Perceived Discrimination and Risk Behaviors in African American Students: the Potential Moderating Roles of Emotion Regulation and Ethnic Socialization.
Additional Document Info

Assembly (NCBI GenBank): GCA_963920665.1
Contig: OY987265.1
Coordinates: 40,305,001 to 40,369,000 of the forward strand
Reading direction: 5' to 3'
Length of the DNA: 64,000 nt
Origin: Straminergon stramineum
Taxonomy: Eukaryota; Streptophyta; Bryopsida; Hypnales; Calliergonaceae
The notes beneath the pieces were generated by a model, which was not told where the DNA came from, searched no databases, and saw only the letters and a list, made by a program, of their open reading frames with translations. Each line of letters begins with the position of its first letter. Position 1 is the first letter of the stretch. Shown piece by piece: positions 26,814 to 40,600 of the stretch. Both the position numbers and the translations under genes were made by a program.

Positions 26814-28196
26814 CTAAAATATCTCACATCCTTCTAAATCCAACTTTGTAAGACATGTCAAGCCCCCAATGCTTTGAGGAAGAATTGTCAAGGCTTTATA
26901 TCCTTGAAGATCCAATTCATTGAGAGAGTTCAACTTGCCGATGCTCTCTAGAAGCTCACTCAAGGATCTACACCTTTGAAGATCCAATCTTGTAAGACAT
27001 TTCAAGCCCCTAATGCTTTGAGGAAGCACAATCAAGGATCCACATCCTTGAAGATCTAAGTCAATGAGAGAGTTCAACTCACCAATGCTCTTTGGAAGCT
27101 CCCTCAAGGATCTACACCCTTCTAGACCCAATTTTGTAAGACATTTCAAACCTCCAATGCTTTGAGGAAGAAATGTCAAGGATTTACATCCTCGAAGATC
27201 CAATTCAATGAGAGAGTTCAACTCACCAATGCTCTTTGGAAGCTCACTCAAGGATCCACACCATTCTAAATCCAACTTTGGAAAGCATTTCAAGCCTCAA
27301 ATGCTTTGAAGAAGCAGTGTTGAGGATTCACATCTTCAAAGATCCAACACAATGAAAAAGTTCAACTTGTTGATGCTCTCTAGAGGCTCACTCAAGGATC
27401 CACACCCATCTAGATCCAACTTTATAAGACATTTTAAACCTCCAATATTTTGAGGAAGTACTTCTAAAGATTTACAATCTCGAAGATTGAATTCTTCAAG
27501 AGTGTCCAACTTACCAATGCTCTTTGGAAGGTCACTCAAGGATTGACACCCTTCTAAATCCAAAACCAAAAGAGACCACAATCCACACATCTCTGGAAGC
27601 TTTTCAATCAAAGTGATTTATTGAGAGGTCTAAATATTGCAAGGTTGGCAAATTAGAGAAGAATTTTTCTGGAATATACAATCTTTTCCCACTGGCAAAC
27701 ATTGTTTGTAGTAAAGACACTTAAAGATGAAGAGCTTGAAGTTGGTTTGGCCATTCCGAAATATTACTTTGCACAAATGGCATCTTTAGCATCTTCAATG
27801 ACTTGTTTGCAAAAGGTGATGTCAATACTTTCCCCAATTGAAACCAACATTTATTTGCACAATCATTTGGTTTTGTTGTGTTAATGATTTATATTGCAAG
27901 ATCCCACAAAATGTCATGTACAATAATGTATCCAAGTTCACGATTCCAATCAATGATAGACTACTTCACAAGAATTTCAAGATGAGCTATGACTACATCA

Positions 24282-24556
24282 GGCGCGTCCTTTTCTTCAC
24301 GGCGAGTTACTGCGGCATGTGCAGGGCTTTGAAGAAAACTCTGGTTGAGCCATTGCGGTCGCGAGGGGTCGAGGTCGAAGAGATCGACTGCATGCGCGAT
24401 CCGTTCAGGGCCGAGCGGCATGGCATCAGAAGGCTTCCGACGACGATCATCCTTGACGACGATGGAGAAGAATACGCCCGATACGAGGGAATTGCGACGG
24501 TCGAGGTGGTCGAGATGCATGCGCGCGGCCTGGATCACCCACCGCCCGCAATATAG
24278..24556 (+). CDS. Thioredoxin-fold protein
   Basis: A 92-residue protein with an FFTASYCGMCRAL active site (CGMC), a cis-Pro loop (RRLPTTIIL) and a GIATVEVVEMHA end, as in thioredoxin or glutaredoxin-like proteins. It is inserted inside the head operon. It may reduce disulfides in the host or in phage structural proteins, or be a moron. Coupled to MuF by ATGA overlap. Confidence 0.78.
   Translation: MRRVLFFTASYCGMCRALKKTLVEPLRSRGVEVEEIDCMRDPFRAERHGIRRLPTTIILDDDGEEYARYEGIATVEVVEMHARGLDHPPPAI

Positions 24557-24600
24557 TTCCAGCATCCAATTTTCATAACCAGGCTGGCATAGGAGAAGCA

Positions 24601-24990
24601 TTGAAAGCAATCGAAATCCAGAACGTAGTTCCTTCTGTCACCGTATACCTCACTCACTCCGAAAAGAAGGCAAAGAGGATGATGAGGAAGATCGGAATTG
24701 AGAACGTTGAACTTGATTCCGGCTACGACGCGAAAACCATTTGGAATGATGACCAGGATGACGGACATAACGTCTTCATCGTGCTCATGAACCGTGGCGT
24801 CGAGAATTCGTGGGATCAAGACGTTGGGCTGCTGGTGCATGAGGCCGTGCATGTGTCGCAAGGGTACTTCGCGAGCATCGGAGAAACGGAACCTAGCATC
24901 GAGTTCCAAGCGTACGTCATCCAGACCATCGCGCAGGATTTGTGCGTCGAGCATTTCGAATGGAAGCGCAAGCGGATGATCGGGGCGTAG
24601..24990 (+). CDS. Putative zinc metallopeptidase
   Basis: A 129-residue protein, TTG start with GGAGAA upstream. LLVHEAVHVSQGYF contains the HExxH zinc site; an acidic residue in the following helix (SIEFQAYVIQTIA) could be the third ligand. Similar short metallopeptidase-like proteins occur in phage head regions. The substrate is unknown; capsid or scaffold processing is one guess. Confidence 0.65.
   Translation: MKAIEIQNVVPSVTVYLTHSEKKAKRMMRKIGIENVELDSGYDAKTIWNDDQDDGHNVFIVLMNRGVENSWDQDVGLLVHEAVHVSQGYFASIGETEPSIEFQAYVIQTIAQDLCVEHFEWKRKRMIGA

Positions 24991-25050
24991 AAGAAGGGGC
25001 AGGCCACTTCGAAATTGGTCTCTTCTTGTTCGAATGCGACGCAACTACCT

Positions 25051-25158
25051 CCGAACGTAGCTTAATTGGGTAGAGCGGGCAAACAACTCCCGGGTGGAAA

Prior research has identified perceived discrimination as being a contributing factor in health and mental health disparities. However, there is little research on the relationship between perceived discrimination and behaviors such as hazardous alcohol and illicit substance use and risky sexual behaviors that put people at risk for negative health consequences including HIV. The current research explores the role that cultural factors may play in a tendency for individuals to engage in unhealthy behaviors or an ability to avoid them. A total of 266 college students who self-identified as Black or African American were surveyed on measures of familial ethnic socialization, perceived discrimination, emotion regulation, substance use, and risky sexual behaviors. Findings indicate that perceived discrimination and emotion regulation-suppression were associated with higher levels of hazardous alcohol use, and that emotion regulation-cognitive reappraisal was associated with lower levels of illicit substance use. Implications for intervention and prevention in African American college students are discussed.